This Week in Genius
Marin Soljačić speaks fast, his thoughts pile up so quickly that his mouth has trouble catching up. It’s no wonder then that this MIT physics prof can tackle complex topics like nanophotonics (the study of light on a miniscule scale) and knows enough to prefer the visible and near-infrared spectrums to other electromagnetic phenomena (I’m guessing the attraction isn’t to rainbows). And that ain’t all. He hopes one day you’ll never have to plug in your cell phone or iPod again.
He has invented a process for transmitting power “wirelessly.” In much the way your laptop picks up the internet from thin air, your future laptop may draw power from a nearby transmitter without the need for a cable. But it’s more than an easier life the MIT prof is after.
“[Over the last eight years] our society became very dependent on batteries. In the United States alone, 3 billion batteries are purchased every year. Every single one of them eventually makes it to the landfill. So that creates a substantial environmental problem,” says Soljačić. “And you know this wireless power could potentially, at least to some extent, reduce our dependence in this society on batteries.”
Soljačić received news of his big win last week while driving to pick up his son from school. The caller advised him to pull his car off the road before delivering the shocking news.
“You know I remember [the caller] was saying some stuff [after telling me I had won], asking me some questions about my biography, but I honestly don’t know what he said,” Soljačić says. “I just totally spaced out.”
“I did manage to pick up my son. I remembered that.”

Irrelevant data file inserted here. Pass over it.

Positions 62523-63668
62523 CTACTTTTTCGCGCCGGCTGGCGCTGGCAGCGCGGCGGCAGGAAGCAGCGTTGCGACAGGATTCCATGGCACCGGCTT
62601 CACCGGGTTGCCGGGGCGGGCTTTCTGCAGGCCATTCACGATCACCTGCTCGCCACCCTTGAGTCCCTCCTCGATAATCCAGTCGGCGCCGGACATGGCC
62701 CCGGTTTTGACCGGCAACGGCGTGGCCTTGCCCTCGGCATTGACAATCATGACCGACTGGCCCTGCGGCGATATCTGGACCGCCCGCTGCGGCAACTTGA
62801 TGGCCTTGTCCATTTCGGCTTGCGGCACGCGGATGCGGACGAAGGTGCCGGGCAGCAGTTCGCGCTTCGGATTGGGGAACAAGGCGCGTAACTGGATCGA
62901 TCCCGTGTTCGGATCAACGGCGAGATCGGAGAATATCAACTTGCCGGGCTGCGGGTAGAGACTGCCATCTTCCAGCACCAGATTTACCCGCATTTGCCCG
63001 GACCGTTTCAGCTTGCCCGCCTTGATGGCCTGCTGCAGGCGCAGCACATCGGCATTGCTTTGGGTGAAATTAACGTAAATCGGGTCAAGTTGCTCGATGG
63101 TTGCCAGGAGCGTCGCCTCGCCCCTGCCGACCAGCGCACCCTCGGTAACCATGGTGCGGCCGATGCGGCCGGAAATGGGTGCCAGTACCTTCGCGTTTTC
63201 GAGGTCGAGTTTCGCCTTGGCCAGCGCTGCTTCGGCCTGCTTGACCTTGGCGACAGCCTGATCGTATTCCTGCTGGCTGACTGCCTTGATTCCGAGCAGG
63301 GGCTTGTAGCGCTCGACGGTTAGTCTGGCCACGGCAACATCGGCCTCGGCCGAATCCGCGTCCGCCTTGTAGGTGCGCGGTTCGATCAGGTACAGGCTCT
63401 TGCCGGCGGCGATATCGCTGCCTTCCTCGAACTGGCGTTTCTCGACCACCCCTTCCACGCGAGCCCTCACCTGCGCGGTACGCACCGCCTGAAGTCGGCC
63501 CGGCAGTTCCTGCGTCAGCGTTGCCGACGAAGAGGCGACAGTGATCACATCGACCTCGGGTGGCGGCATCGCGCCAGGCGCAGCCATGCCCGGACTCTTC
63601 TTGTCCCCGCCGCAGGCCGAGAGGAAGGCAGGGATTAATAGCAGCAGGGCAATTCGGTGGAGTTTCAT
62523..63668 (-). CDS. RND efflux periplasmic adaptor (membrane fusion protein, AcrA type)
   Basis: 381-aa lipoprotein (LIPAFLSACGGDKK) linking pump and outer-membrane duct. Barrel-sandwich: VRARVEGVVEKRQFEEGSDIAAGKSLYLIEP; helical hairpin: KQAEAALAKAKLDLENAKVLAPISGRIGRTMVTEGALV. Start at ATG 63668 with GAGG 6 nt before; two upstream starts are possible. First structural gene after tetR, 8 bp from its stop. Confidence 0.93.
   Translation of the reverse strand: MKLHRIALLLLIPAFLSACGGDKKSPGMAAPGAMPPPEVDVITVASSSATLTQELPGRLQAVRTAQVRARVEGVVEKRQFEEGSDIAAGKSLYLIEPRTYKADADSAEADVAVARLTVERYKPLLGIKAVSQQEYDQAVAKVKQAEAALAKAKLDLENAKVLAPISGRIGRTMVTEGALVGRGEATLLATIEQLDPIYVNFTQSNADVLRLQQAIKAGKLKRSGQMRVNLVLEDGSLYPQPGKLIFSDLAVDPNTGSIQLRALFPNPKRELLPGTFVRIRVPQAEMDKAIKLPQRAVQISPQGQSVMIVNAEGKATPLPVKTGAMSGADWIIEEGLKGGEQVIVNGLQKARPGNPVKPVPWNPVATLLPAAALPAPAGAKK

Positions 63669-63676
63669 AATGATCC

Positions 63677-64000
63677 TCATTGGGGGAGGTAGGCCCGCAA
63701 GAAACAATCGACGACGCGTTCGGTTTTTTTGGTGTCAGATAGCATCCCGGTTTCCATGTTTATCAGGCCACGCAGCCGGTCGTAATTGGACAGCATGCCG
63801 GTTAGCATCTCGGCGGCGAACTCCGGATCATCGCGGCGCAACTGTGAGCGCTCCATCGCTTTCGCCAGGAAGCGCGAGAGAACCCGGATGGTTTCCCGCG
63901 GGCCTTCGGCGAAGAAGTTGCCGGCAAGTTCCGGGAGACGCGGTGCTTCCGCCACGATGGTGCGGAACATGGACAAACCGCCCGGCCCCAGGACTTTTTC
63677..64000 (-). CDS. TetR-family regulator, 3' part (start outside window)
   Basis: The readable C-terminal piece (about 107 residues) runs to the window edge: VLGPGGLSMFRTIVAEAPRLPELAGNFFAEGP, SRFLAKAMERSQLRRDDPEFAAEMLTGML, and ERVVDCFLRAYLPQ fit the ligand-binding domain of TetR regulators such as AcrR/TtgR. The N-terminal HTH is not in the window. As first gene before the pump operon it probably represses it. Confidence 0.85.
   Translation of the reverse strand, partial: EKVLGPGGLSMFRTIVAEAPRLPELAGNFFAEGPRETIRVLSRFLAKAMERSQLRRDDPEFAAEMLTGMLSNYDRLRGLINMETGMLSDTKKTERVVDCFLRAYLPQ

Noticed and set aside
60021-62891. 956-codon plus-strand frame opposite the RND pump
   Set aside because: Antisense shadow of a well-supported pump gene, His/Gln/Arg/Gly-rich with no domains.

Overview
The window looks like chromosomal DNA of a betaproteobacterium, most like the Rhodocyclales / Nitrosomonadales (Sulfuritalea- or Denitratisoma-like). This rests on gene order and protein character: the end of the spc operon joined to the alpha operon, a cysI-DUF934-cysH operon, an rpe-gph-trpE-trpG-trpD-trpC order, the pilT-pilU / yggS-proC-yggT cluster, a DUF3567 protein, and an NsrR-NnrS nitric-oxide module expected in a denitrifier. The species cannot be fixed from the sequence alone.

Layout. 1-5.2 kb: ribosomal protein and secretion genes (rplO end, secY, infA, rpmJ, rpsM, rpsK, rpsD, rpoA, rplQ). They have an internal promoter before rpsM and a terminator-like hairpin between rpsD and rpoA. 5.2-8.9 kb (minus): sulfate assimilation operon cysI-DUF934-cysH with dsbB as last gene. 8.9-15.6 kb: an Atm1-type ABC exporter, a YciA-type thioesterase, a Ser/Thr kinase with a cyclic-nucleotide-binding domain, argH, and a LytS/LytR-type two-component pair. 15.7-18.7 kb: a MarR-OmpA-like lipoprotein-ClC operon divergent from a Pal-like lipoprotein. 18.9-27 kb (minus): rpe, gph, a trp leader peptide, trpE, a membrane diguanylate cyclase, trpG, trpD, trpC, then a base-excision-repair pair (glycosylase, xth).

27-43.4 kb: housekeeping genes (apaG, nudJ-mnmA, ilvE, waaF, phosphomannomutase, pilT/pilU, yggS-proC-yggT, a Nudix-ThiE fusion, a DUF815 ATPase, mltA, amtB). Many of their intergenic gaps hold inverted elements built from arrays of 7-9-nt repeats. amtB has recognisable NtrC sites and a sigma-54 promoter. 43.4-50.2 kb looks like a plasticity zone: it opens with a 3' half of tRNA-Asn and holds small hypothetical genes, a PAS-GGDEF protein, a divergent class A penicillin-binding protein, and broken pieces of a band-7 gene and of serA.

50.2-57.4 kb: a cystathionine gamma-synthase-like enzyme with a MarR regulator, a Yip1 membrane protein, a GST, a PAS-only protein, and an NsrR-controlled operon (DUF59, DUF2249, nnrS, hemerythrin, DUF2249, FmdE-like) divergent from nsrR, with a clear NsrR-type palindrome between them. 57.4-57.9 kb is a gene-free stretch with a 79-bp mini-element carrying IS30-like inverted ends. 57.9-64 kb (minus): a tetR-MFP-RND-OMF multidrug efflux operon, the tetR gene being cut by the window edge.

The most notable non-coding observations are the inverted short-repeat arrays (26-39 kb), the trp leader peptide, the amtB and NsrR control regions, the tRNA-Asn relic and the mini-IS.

The Genius of the Rope Bridge
As an undergraduate at Cornell, John Ochsendorf followed an unorthodox passion. Bored by the restrictiveness of a simple engineering degree, he branched out into archeology and history. His studies of historic structures have taken him to European cathedrals and Incan rope bridges in the Andes. Fifteen years later this interdisciplinary curiosity has paid off.
“What could we possibly learn from [Incan rope] bridges?” asks the MIT architecture prof. “The fact that these bridges have survived for so long is [due to] the communities involved in the bridges…and this type of community involvement in infrastructure is something that engineers could learn from.”
It’s safe to say he wasn’t brought in to consult on the Big Dig. But Boston’s buildings are plenty interesting in their own rights. Ochsendorf is finishing a book about a little-known Spanish architect/engineer named Guastavino, who built nearly 100 structures throughout the city—including the Boston Public Library. There will be an exhibition there in 2010.
Despite the recent accolades, Ochsendorf has remained grounded. “I wouldn’t call it a ‘genius grant’ because I’m definitely not a genius,” says Ochsendorf. Plans for the prize money are equally humble. Aside from funding more research around his lab, his wife will get a nice dinner out and his daughter a new pair of shoes.
“I just wish everybody could have the feeling I’ve had [since winning],” he says. “It’s really been incredible.”